Duration: 30 to 40 minutes
Setting: Inside, Outside – General, Wetland
Vocabulary: adaptation, evolution, ecosystem interactions
Summary: Students learn about the adaptations specific to wetland animals and try to identify different species. They then invent a new animal using what they learned.
Objectives: Students will gain a deeper understanding of how animals have evolved to live in different habitats, and how living in and around the water is different from living on land.
Materials: pictures of wetland animals (see Handouts), paper, clip boards, pencils, crayons
Wetlands are fascinating places because they bridge the gap between land and water. Any species that lives there, whether they are plants or animals, has to be able to survive both on the land and in the water. Animals that have lived in this type of environment for a long time have developed special adaptations that help them better live in this type of environment. Some animals have webbed feet, some have long legs to keep their bodies out of the water, some even have special nostrils that can close underwater!
Wetlands are considered highly productive environments because the sediment has such high levels of nutrient deposition. This is because the wetlands slows water down (think of the speed of water moving in a stream vs. a wetland) and allows nutrients and sediment to fall out of the water. This means that wetland soil is nutrient rich, which is great for plants. The greater the variety of plants in a habitat, the greater variety of animals there will be to take advantage of the food sources.
Ask students to think about how different there lives would be if they suddenly had to live in the water. What would they do? What kind of materials would they like to have (snorkel, flippers, etc.)?
If possible, take a brief tour of the wetland with students, allowing them to walk around and analyze the different plants. Have students look at the environment and take note of whether the water is deep or shallow, and what kind of plants are around. All of these factors play a role in the evolution of different adaptations.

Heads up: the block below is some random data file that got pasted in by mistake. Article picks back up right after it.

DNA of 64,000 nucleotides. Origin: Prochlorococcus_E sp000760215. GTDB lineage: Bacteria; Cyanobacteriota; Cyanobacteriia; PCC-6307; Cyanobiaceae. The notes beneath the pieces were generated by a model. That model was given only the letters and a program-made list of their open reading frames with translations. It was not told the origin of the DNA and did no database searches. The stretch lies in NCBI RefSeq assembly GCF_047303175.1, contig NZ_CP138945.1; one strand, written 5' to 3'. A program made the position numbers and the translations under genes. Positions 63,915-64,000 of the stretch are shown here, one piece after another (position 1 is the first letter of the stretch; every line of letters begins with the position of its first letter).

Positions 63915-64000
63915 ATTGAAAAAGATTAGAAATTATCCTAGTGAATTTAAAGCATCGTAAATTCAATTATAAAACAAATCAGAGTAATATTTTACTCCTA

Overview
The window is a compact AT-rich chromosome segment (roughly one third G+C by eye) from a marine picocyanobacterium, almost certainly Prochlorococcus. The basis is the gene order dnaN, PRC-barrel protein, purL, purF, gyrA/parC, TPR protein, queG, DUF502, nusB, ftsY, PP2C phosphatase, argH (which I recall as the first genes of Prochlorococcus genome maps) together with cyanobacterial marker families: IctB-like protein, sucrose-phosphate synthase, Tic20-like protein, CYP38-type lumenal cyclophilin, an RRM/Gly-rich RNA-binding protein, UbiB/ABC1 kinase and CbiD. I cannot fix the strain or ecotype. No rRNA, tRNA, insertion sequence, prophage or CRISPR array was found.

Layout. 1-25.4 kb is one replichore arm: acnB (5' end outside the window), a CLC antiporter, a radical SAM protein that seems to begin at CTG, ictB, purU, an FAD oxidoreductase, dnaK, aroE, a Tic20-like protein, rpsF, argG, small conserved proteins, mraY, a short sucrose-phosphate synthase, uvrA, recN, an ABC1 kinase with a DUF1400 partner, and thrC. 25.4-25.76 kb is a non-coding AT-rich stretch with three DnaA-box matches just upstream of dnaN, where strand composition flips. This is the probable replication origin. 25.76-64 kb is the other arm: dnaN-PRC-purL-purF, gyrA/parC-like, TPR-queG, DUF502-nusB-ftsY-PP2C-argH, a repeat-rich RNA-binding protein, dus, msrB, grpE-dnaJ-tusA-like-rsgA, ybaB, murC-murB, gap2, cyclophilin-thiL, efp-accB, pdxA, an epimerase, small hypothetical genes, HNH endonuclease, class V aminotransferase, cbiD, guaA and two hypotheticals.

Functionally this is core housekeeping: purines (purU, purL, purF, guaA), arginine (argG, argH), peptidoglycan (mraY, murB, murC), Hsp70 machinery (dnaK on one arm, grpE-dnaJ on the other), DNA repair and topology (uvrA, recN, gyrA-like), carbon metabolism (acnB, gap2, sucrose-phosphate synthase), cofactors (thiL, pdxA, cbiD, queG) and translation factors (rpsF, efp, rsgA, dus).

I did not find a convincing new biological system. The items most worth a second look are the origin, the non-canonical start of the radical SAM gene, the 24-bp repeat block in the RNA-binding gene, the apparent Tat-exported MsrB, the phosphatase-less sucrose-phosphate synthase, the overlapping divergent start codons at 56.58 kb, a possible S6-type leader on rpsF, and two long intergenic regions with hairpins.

Using the handouts sections, print out a variety of pictures of different wetland animals and their adaptations. Hand the pictures out to students to share and ask for a volunteer to identify one of the animals. Talk about the different animals in the order students identify them.
Different animal adaptations to talk about include:
Green frogs (or other local amphibians) have webbed feet to help push them through the water. They also have very long legs which makes them powerful jumpers and kickers. This helps them jump from the bank into the water for safety at a moments notice. Frogs also have long sticky tongues that they can use to help them catch the many insects that fly around the wetlands.
Great blue herons have very long stilt-like legs. These allow them to walk far out into the water without their body ever going wet. Once they are in the water they stand very still and wait for fish to swim right by their feet. When they do, they use their very long neck to shoot their head into the water and grab the fish.
Muskrats have a tail that is flattened vertically like fish (instead of horizontally like the beaver) which is uses like a rudder when swimming in wetland areas. It also has very small ears so water cannot get in them, and it can actually close its nostrils when it goes under water!
Red-eared sliders and other turtles have thick shells that protect them from predators. When they are in trouble they can pull themselves inside to some extent (not all the way!) and avoid being eaten.
Alligator snapping turtles have a special tongue that is pink and wriggly and looks just like a worm! They sit along the bottom of ponds and wetlands and stay very still with their mouth hanging open. Fish think their tongue is a worm, and when they swim up to bite it the snapping turtles chomp down on their dinner.
To recap, some different wetland adaptations are: long legs, long neck, long beak/bill, webbed feet, sticky tongue, wriggly tongue, flat tail, and special nostrils, just to name a few!
After going through the different animals, pass out paper and crayon materials and have students design and draw their own unique wetland animalusing different adaptations for living in a wetland. They should write the adaptations they decided to use on the paper as well, and give their animal a name. After sufficient drawing time, have students come together and share the adaptations they chose and their drawing.
Ask students to name some ways animals have evolved to live close to the water. What are three things these animals have that animals living only on land do not? Why are these adaptations important?
Have students research a certain wetland animal and write a report about it or a story of a day from the plants point of view. What would it see and what would happen to it?